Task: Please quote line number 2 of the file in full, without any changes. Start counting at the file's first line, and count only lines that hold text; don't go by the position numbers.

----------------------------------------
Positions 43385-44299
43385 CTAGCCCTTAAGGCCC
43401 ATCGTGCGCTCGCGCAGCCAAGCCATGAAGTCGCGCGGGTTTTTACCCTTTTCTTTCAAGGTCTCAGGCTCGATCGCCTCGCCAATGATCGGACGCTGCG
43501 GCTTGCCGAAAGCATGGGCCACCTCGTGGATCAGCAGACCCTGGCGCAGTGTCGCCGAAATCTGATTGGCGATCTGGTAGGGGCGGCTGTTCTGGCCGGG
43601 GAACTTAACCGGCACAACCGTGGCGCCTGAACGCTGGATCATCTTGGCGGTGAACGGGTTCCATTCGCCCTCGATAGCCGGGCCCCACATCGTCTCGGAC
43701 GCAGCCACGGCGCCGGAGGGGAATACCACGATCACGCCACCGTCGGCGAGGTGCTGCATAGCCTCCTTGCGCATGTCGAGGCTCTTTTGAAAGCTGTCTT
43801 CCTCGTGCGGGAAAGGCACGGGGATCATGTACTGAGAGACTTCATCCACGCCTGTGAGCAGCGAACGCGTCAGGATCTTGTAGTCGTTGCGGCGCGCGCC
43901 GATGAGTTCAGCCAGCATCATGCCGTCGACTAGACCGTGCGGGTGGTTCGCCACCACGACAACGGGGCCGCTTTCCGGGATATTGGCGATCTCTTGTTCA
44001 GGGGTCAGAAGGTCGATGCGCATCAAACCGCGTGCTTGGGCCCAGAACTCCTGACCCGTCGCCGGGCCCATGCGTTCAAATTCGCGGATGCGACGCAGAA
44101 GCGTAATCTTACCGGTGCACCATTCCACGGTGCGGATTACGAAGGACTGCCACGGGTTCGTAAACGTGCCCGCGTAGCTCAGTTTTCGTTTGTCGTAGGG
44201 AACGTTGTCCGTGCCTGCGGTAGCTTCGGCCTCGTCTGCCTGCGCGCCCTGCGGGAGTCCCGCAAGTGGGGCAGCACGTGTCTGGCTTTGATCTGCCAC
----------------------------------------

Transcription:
43385 CTAGCCCTTAAGGCCC